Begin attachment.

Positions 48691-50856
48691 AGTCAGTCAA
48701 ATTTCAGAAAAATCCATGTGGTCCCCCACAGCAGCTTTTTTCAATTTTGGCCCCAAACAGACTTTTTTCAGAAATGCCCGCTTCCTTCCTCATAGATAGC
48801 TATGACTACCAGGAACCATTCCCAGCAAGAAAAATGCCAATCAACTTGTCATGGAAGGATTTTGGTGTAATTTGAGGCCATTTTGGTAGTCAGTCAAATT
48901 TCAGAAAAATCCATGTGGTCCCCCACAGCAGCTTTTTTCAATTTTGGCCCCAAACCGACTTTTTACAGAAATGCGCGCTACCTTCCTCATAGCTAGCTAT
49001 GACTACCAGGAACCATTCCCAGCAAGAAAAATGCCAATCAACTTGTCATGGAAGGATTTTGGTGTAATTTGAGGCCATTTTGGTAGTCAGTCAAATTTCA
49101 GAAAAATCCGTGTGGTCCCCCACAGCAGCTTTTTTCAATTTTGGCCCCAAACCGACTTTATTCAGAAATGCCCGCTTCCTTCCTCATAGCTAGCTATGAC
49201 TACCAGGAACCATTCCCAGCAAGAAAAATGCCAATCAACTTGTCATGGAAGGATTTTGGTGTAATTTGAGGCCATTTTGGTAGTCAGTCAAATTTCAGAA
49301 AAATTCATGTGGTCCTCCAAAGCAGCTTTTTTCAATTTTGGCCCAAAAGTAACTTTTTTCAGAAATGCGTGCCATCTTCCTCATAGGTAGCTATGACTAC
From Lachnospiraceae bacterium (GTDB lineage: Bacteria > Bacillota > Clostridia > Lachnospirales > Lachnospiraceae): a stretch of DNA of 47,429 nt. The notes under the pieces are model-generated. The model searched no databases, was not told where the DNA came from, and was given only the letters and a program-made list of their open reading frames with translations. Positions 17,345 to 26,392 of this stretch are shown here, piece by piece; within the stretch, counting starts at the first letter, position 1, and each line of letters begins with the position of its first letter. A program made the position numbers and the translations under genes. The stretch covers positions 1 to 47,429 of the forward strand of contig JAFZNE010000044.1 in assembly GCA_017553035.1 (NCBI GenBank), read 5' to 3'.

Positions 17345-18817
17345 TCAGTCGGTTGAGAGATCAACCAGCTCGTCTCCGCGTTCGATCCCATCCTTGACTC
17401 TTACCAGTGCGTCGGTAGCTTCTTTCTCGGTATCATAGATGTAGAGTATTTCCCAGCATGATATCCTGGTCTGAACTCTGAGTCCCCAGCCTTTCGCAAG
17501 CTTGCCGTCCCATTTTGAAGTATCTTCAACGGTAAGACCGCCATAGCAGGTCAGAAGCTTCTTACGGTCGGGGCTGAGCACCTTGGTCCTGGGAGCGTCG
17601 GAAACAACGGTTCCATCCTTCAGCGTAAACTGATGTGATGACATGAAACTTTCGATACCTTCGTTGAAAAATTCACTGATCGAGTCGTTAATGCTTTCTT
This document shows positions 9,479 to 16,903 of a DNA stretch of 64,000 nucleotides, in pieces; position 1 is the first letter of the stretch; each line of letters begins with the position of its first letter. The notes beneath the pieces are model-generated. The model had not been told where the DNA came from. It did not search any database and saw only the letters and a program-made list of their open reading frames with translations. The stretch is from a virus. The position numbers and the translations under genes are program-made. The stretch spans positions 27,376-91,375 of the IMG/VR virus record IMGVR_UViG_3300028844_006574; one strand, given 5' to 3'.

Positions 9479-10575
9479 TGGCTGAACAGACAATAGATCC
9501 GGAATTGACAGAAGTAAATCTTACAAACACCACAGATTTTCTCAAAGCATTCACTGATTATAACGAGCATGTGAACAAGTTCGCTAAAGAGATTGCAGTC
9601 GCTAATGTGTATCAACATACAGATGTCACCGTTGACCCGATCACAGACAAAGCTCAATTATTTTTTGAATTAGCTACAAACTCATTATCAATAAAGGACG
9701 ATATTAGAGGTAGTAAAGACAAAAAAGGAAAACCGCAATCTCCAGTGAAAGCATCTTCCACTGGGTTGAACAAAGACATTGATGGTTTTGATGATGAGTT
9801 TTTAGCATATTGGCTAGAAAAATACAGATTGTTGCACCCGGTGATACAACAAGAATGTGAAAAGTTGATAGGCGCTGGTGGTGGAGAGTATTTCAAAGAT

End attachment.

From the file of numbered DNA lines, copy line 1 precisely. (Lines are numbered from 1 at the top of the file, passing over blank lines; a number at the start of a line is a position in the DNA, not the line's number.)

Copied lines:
Positions 48691-50856